great blue heron resting at boundary bay regional park

Great Blue Heron Hunting at Beach Grove Lagoon (Wildlife Area) (Purchase)

On my walk back to the car as the light became dim there were several Herons in various trees either individually or in groups. This particular Heron was perched on top of a dead Birch tree trunk that had clearly rotted to the point of breaking off at some point. There was a Flicker poking around in one of the lower parts of the old trunk, an intrusion the Heron didn’t seem to mind. Granted this was a bit less noisy than when Flickers engage in their favourite spring pastime and bang away on metal chimneys in the early morning.

great blue heron resting at boundary bay regional park

Great Blue Heron Perched in the Evening at Boundary Bay (Purchase)

For more photographs of the Tsawwassen and Boundary Bay area visit my Delta Gallery in the Image Library. I don’t have a dedicated Heron gallery. Yet.

My Top 10 Photographs from 2021

December brings the time of year where we look back on the previous year and reflect on what occurred. I was hoping 2021 would be less eventful than the situation in 2020. While it was different, and much improved in many ways, the weather decided to be a big force where I live and not in a fun way. On the plus side, I did get out a lot more this year (locally) for photography, and I think I improved on some things from the previous year, which is all one can ask for really. 2021 also brought some really good fall foliage which I was able to both enjoy and photograph.

As usual, I started working on this list when I collected images for my 2022 Nature Calendar. I’ve published new images since then, and had many others to consider as well. If you click on a photo you’ll be taken to my Image Archive. I’ve also linked to corresponding blog posts that contain these images (if available) to provide more information about the location or to see other photos from that area. As usual, choosing 10 images is rather difficult, even though these should be considered my favourites and not the “best” necessarily. These aren’t in any order really as that would be just too hard!

I hope you enjoy this years selections and am curious to hear if you have any particular favourites. What do you see in photo #5?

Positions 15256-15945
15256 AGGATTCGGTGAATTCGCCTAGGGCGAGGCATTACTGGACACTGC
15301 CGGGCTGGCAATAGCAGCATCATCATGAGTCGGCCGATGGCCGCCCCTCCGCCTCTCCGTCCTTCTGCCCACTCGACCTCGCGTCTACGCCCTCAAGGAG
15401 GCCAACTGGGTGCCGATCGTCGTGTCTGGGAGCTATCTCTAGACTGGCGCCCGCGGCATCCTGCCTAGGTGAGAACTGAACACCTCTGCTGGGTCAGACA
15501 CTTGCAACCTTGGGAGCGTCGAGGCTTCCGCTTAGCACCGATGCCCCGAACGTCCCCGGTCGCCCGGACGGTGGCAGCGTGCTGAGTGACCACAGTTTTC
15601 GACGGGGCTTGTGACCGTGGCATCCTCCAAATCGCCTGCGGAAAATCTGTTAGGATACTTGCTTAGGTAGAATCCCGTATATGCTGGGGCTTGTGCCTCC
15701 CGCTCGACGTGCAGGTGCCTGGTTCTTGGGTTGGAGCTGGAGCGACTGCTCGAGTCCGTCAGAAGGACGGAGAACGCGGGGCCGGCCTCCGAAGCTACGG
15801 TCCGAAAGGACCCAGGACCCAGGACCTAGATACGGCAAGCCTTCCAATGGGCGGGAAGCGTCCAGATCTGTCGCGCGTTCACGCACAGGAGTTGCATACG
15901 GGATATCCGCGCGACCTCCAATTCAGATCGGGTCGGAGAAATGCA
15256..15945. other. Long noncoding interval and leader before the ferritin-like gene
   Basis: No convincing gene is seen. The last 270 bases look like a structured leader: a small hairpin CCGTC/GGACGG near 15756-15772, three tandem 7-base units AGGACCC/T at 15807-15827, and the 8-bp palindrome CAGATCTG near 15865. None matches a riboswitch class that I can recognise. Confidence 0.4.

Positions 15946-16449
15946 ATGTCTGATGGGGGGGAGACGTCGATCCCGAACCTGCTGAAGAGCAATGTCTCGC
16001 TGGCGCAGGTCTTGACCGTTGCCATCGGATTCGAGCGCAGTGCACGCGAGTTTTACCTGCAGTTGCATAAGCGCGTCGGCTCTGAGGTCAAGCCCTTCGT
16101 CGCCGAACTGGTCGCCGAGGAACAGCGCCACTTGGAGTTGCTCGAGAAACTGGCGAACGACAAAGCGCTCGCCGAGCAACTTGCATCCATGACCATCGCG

My Favourite Photos of 2021:

katzie marsh fall leaves colors
1. Black Poplar (Populus trichocarpa) and Paper Birch (Betula papyrifera) in Katzie Marsh
(Pitt Meadows, British Columbia)
Blog post: Pitt Polder Dike Walk Part 2 – Pitt Lake Dike Trail

western tiger swallowtail on lavender
2. Western Tiger Swallowtail ((Papilio rutulus))
(Langley, British Columbia)
Blog post: Lavender Flowers, Bees, and a Western Tiger Swallowtail

mount maxwell in clouds salt spring island
3. Mount Maxwell (Hwmet’atsum) In the Clouds

(Salt Spring Island, British Columbia)

pacific tree frog juvenile
4. Pacific Tree Frog (Pseudacris regilla)
(Langley, British Columbia)
Blog post: Juvenile Pacific Tree Frog (Pseudacris regilla)

cloud formations - baby bird
5. Cloud Formations

(Langley, British Columbia)

western white trillium flower
6. Western Trillium (Trillium ovatum) flower
(Langley, British Columbia)
Blog post: Western Trillium Flowers in the Fraser Valley Of BC

raven peak pitt marsh fall foliage
7. Raven Peak and Fall Foliage
(Pitt Meadows, British Columbia)
Blog post: Pitt Polder Dike Trail Walk Part 1

bracken fern frond
8. Backlit Bracken Fern (Pteridium aquilinum)
(Langley, British Columbia)
Blog post: An Evening Walk in Campbell Valley Regional Park

water plants in katzie marsh
9. Water Plants in Katzie Marsh

(Pitt Meadows, British Columbia)

barrel-roof shed in burgoyne bay
10. Barrel-Roof Shed at Burgoyne Bay

(Salt Spring Island, British Columbia)

You can view my favourite photographs from 2020 here: My Top 10 Photos of 2020.

An Evening Walk in Campbell Valley Regional Park

Common Birds-foot Trefoil (Lotus corniculatus) flowers blooming at Campbell Valley Park in Langley, British Columbia, Canada.

birds-foot trefoil flowers - lotus corniculatus

Common Birds-foot Trefoil (Lotus corniculatus) at Campbell Valley Park (Purchase)